Whenever I host these clinics, I reflect on all the different experiences we’ve had a BYSJ. Each one adds to the other because of the constant growth within us and our constant growth together as a community. Esak’s visit was on the heels of our 60 Day Challenge party. 69 of the 130 who started the challenge finished. We handed out all sizes of trophies as some had completed the challenge three, four and five times. Esak’s seminar was one piece in our tapestry of events over the seven years that we’ve been open. All helping us climb higher to our own personal attainment of what it means to be healthy – to be happy. The Lotus flower sits in the center of our logo. It captures perfectly the essence of what we’ve done each year with each event with each practice and never becomes outdated. The lotus always symbolizes what we do each day. Here is a great definition of the lotus flower found in a commercial magazine: “the lotus plant grows in water, however – only the roots are in the mud, the stem grows up through the water and holds the heavily scented flower above the water. Buddhists believe that the pattern of growth of the lotus signifies the progress of the soul from the mud of materialism, as it grows through the waters of experience and into the bright sunlight of enlightenment.”

From a higher point of view, there is a landscape far larger than what the eye can see. While Esak’s seminar was of immense value, so too are the countless other events, challenges, classes and conversations we’ve held over the years. What is significant is what you do with each new piece of information garnered from such activities and how you incorporate it into your own tapestry, your journey towards enlightenment.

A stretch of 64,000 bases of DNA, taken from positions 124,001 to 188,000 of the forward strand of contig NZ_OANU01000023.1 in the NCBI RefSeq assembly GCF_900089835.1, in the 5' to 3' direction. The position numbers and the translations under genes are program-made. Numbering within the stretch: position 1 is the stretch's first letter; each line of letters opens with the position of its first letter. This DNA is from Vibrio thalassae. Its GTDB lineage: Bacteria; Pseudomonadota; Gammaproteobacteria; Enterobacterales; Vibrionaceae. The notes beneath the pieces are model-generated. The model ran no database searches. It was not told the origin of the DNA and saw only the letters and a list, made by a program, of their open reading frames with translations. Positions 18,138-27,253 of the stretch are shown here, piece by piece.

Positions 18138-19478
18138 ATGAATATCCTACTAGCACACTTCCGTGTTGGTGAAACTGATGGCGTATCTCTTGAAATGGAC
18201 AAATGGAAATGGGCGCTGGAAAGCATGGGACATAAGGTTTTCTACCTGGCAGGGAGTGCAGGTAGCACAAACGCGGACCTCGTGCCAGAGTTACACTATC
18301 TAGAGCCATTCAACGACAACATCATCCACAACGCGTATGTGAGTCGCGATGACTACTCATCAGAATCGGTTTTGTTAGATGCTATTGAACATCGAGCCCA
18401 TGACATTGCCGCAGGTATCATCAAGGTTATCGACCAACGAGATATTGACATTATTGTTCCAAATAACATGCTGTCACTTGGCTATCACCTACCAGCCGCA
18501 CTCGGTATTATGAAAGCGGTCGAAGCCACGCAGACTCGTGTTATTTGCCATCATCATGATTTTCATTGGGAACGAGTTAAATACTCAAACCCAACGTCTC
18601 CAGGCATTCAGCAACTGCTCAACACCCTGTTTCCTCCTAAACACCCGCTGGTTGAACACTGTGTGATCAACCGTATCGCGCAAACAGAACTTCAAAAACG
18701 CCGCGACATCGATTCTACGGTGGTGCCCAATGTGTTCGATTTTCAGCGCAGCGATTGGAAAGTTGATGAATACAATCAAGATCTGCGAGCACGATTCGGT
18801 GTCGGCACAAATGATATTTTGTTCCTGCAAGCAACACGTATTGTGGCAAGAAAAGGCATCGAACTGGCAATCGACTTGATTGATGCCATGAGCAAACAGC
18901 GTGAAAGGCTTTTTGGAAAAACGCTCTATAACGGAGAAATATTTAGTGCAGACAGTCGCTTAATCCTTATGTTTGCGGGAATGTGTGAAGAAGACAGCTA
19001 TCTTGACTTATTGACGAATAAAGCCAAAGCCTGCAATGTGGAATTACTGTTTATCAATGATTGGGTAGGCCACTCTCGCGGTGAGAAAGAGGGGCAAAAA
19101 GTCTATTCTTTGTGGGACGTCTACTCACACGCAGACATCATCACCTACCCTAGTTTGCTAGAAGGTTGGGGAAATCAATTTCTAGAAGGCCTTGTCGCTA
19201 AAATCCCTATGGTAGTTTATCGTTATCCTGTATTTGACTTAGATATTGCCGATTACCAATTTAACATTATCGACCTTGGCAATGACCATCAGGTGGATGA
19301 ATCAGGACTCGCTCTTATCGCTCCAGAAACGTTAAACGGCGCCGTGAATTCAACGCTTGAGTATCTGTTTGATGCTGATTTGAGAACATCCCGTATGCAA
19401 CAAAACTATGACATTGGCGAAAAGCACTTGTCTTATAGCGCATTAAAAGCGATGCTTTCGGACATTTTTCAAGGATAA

Juni. “It was my first challenge. I started the yoga eight months ago and it has become a part of my life. It challenges me to work harder in other areas of my life.”

Sathya – “This is my fourth challenge. Each time it is difficult and different. I can tolerate more and my postures are improving.”

Presley – “This is my third time doing the challenge. The strength now that I have in my legs has helped me become a better skier.”

Marybeth – “This is my second time doing challenge. I had to do nine doubles to finish. My patience has improved and my energy has improved.”

Hsiu-ching – “This was my second challenge. I went to Taiwan to visit my family and came back to do the challenge. It was a struggle at the beginning but I got used to it. The teachers instruction was so helpful. I had knee issues but now I can easily take long walks with my husband.”

Craig – “In August, I was going to have shoulder surgery. Two weeks after doing yoga, there is no pain in my shoulder. I am literally pain free!”

Shakila – “Without the yoga, I would not have recovered quickly from the virus that I caught in India.”

Debra – “I set a goal for myself and the outcome was a lot more than I expected. I decided to come every day and not do doubles. I learned to deal with anything that gets tossed at me.”

Afsoon – “I had really bad back problems and after one month of yoga all the pain was gone.”

We have thousands of students with thousands of stories. Like Esak, we become more through our collection of the choices we make and in where we choose to put our energy. Yoga helps you make those right decisions contributing to that bigger picture of yourself, who you want yourself to be.